35-year career chief takes fini-flight
By Master Sgt. Elizabeth Moody, 920th Rescue Wing, Public Affairs
/ Published December 07, 2015
PATRICK AIR FORCE BASE, Fla. --
rotor blades of an HH-60G Pave Hawk helicopter churned and slowly came to a full
stop, they signaled the end of Chief Master Sgt. Lazaro Ibarra's final flight
here, Dec. 2.
Within minutes of his fini-flight, the 301st Rescue
Squadron's retiring chief was doused with fluorescent green sea dye, a powerful
tool for open-water rescue operations, familiar to all rescue aircrew. Removing
Ibarra's well-worn combat boots, his fellow air crew used a ceiling tile to make
a green imprint of the chief's bare feet, which would later be placed in their
hallowed halls alongside so many other honorees from the 301st
According to historians, the tradition of fini-flights is assumed
to come from the U.S. Army Air Force days of the World War II era. They were
designed to accompany milestones in the career of the entire aircrew, respected
individuals of rank or repute, or a commander's departure to another command or
retirement and mark the final activity before departure.
after a long Air Force career as a special mission aviator or flight engineer,
which began when he entered active duty Oct. 22, 1980. A reservist since 1987,
Ibarra transferred here following the closure of Homestead Air Force Base,
Florida in 1992.
Over the years, Ibarra has chalked up more than 6,426
flying hours, 3,828 sorties, 97.6 combat hours and 117 combat sorties. He's
deployed many times, serving in support of Operations Iraqi Freedom and Enduring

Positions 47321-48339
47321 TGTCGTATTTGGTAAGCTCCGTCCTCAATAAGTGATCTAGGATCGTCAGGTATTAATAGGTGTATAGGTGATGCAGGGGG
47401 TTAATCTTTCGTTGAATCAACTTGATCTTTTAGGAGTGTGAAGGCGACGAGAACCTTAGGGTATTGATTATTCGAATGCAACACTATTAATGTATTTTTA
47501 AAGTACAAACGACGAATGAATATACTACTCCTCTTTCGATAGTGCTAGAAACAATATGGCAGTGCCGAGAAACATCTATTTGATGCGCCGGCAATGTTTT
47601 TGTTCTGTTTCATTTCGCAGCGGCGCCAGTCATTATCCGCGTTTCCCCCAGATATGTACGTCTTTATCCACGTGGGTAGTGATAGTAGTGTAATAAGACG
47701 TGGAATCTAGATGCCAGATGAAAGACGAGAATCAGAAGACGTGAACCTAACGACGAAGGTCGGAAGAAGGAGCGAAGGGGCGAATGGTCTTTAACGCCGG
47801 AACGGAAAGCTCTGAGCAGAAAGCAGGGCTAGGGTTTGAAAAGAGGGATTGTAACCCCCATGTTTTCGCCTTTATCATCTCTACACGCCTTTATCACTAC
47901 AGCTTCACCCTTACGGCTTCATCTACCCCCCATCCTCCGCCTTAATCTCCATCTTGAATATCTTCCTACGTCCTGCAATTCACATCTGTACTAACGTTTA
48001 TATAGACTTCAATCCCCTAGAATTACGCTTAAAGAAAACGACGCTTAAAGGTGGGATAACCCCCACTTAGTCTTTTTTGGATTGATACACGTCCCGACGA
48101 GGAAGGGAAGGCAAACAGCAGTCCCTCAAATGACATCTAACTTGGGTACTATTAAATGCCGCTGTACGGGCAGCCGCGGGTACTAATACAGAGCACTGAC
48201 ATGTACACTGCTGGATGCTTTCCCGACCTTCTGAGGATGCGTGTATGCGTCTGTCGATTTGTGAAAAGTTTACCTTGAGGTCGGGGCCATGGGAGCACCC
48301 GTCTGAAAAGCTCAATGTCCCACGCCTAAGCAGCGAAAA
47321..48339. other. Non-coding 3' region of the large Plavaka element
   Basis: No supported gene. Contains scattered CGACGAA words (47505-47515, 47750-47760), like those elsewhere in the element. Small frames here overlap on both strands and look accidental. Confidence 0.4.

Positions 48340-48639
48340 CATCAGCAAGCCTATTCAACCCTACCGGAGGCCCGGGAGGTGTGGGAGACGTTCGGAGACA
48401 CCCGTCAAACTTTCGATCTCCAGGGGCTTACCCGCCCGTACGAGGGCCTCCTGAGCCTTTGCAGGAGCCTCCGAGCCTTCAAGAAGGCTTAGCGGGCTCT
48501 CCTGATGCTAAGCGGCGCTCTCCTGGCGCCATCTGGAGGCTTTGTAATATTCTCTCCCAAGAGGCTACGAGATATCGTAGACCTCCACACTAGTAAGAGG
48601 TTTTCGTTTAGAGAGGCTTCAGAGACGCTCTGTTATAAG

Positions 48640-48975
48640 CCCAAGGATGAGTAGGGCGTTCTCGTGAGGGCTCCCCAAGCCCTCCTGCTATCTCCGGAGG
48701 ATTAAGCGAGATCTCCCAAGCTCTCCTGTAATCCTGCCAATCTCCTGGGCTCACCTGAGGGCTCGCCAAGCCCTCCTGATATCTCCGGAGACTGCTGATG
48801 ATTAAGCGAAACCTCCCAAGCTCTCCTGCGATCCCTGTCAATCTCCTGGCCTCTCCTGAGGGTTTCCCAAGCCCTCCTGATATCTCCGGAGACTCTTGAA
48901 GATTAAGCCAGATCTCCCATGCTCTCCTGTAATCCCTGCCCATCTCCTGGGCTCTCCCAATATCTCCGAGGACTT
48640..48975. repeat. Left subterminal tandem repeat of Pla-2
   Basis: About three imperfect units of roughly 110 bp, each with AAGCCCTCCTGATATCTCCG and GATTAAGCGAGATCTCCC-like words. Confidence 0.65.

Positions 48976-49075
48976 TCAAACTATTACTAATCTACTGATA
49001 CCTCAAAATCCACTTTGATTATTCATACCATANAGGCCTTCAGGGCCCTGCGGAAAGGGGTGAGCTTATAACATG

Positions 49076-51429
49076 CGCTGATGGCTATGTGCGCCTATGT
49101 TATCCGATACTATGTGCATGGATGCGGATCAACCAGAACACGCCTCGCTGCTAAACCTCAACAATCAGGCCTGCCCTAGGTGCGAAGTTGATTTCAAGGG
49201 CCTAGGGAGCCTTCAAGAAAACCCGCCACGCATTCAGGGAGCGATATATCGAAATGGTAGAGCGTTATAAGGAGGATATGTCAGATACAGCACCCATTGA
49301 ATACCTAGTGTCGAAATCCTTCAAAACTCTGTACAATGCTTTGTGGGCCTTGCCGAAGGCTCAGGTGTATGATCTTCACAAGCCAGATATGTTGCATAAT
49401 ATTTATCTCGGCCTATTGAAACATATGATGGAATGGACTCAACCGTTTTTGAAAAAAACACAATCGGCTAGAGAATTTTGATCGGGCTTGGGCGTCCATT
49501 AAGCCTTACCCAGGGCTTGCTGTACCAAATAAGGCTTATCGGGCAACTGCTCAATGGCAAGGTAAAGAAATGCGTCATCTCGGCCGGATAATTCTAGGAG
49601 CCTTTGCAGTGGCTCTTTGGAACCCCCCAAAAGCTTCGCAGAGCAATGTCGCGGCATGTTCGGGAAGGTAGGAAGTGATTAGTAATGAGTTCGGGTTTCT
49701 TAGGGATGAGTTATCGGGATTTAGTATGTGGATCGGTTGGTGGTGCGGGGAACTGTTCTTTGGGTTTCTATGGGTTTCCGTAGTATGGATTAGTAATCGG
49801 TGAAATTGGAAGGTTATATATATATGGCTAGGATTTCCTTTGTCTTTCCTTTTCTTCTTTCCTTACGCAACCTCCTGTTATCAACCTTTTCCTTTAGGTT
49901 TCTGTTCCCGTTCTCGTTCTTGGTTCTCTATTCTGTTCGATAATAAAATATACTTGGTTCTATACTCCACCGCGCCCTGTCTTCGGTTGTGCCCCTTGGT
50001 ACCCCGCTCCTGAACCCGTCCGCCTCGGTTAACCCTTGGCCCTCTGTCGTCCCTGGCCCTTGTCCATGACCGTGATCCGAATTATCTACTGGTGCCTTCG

Freedom, Southern Watch and Northern Watch and many more. The chief also
participated in numerous major hurricane support operations including in
Hurricane Andrew, Hurricane Katrina and Hurricane Ike.
Reflecting on his
long career, Ibarra said, "I appreciate the friendship, camaraderie and
opportunity to work with some very unique and interesting folks over the years.
I could not pay for the education I have received in turn for wearing the
uniform nor replicate the adventurous journey filled with humorous stories and
an occasional chance to save a life. It has been my privilege to be part of
great organizations filled with highly motivated people engaged in a noble
"What can you say about a guy who's been in rescue so long he's
a legacy, " said Chief Master Sgt. Tim Bianchi, 920th RQW command chief. "Chief
Ibarra is one of the few that has mentored me throughout my career and made me
understand the rescue mission as a whole. He's mentored and supervised combat
rescue aviators for so long that he's touched everybody including ground crew,
air crew, and support staff. Chief Ibarra's departure is going to be a
tremendous loss to the rescue community but because of his legacy and who he's
mentored over the years, I feel that we'll pick up the baton and keep running
with it," said the command chief.
In a tradition nearly as old as
military aviation itself, Ibarra's fini-flight symbolizes the conclusion of more
than 35 years of honorable service. Camaraderie and strong ties develop
naturally over the course of a long career in the Air Force Reserve, especially
with an elite rescue unit such as the 301st RQS. You come to know your fellow
Airmen as family and not just "brothers and sisters in arms".
Howard, 920th RQW vice wing commander here, said, "From everyone at the 920th
Rescue Wing, we wish Chief Ibarra and his wife Barbara much joy and many
blessings as you move into the next chapter of your life!"